A24 is the new gold standard for independent horror-thrillers, hands down. Like their critically-acclaimed 2015 film, The Witch (stylized, The VVitch), this film is beautifully-shot. The filmmakers chose to focus on chiaroscuro (low-key lighting that causes a lot of a shot to be engulfed in shadow and darkness), and use slow-tracks and long-shot shooting techniques to keep the audience on-edge, throughout.
Trey Edward Shults’s directorial style doesn’t pander to the mainstream movie-goer, and there is little textual exposition and next to no hand-holding through the 91-minute film. Instead, Shults knew who his audience would be, as well as the repertoire of A24 and the high-brow draw that their previous films have had, and made a movie for him. Though not all “box office successes”, a connoisseur of the cinema arts will appreciate the studio’s subtlety and lack of commonplace tropes—jump-scares, over-the-top gore, and the need to have a monster as the main antagonist. All that goes doubly for this film.
Joel Edgerton (Warrior, The Great Gatsby ) leads the cast here, and comes across as a diverse and conflicted character without saying too much about his troublesome situation. Carmen Ejogo (Selma, Alien: Covenant) is a good emotional grounding for Edgerton’s character, keeping him level-headed through all the downs, while also being able to handle herself and take care of their son and home in Edgerton’s absence.
The dark sets feed into this family’s isolation as a major theme of the film; even when they find other survivors of this worldwide catastrophe and welcome the new family into their home, there’s still a sense of discomfort and tension that is brought on by the overall lack of civilization anymore. Their humanity, it appears, has also left on a long lunch.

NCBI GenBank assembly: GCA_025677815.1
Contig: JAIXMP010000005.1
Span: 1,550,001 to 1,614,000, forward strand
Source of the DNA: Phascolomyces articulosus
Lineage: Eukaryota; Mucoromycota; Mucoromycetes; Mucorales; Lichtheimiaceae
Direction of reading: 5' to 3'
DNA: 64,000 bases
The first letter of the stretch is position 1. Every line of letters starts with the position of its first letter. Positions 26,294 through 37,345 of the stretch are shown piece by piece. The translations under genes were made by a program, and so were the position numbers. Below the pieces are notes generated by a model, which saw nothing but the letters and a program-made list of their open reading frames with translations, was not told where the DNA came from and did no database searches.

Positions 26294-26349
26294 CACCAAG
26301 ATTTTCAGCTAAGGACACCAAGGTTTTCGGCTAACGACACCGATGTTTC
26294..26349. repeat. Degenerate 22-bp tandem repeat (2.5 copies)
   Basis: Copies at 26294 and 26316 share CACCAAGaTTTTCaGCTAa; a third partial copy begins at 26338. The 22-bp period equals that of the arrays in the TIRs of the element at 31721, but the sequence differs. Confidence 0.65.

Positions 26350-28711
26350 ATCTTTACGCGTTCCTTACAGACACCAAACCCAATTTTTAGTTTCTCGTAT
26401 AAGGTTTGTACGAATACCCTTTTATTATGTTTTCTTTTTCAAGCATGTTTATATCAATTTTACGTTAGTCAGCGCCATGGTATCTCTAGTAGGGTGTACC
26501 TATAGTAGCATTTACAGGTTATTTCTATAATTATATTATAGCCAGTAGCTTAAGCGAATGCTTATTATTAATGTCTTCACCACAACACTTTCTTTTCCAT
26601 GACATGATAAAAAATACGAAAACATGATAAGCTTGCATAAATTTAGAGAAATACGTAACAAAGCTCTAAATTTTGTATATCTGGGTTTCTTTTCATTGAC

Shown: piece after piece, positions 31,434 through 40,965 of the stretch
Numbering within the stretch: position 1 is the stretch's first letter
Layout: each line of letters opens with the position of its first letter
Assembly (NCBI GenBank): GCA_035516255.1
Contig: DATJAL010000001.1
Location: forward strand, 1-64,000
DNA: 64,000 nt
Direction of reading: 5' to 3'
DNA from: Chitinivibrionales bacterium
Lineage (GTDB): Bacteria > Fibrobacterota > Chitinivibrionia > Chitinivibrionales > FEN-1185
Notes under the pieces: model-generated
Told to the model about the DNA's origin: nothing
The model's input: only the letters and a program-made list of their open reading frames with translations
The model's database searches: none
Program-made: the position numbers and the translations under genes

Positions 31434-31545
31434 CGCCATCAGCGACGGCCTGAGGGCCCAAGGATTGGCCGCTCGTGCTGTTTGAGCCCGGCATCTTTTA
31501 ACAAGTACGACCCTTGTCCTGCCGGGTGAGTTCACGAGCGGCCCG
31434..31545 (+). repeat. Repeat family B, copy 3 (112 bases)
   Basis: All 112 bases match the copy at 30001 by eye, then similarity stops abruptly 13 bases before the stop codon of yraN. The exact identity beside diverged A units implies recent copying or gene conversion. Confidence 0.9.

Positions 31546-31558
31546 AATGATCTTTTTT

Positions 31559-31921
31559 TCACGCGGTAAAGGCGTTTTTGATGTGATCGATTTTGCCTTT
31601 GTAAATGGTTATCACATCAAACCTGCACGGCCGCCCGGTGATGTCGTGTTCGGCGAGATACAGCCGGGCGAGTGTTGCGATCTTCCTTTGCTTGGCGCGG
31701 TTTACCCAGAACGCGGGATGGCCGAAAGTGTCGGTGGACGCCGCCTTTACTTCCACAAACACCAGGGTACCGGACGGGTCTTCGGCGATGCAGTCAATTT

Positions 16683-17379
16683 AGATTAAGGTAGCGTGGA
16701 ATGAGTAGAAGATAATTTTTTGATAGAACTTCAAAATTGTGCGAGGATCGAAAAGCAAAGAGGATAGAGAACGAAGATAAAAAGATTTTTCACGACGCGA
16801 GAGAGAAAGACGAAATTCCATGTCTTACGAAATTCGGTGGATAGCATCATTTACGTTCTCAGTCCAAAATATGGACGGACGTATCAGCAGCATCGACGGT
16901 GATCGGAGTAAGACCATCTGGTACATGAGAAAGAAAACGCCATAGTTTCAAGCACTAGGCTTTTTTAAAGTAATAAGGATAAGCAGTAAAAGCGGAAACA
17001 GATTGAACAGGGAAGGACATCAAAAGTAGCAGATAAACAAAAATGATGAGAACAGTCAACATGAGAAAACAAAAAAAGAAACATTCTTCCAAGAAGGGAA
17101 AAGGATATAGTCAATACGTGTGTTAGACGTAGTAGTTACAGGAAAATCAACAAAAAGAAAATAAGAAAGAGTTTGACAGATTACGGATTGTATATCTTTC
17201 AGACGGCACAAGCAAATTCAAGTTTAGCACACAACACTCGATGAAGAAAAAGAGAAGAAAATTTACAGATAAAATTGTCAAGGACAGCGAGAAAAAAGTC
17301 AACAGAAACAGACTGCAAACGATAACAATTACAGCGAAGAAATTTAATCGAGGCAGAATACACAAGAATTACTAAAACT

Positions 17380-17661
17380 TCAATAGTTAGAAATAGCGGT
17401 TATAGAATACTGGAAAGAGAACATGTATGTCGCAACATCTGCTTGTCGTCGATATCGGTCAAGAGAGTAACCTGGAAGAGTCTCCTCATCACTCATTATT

Spoiler alert: This is not a monster movie!
Like The Babadook—one of my favorite psychological thriller films of all time—the terror is in the feeling of seclusion and the omnipresence of apparent evil, along with the paranoia that that breeds in people’s all-too-fallible minds.
There are, however, many prominent plot holes in the story, and—even now—I struggle to find resolutions to many of them. I have three or four working theories that can explain what the film is, superficially, about (Is there, possibly, a real entity stalking this family? Is it all in their heads?), and what the ending may mean for the movie that precedes it. A lot of people in the theatre sounded disappointed upon the roll-credits, but I think that’s attributed to the marketing of the film. And Hollywood…
The trailers make it seem like the “it” in the title refers to a physical thing—a monster or some equally-terrifying entity—and, as I’ve said, that may very well be the case. However, Shults never entertains that possibility, as (if “it” is, in fact, a real creature) the terror is always just off-camera. This reinforces one of my theories that it may be so horrible, so terrifying, that—as horror writer H.P. Lovecraft posited in many of his works—it is something that a normal, sane person literally cannot see or imagine. While I would absolutely love if this was the case for the film, I’m glad there’s no monster “money shot”; horrors beyond and above us are always scarier when they are an absolute unknown.
In the end, I believe true horror fans—and especially arthouse followers and those familiar with A24’s rap sheet—will reap the most from this film. That doesn’t mean that mainstream audiences are stupid, their film-watching senses have just been anesthetized by the layman’s drivel that is spoon-fed them by the Hollywood money machine. If a trope of horror—no matter how simple, dull, or impractical—ropes in audiences, the same model is re-used. Over and over. Every time. That’s why we get so many damn Annabelle and The Conjuring spin-offs, and so on.
Avoiding the soapbox, I’ll suffice it to say that Hollywood…just doesn’t know horror anymore.
A24, however, does.
Final ‘Risk Assessment: *****/
Next review: Rough Night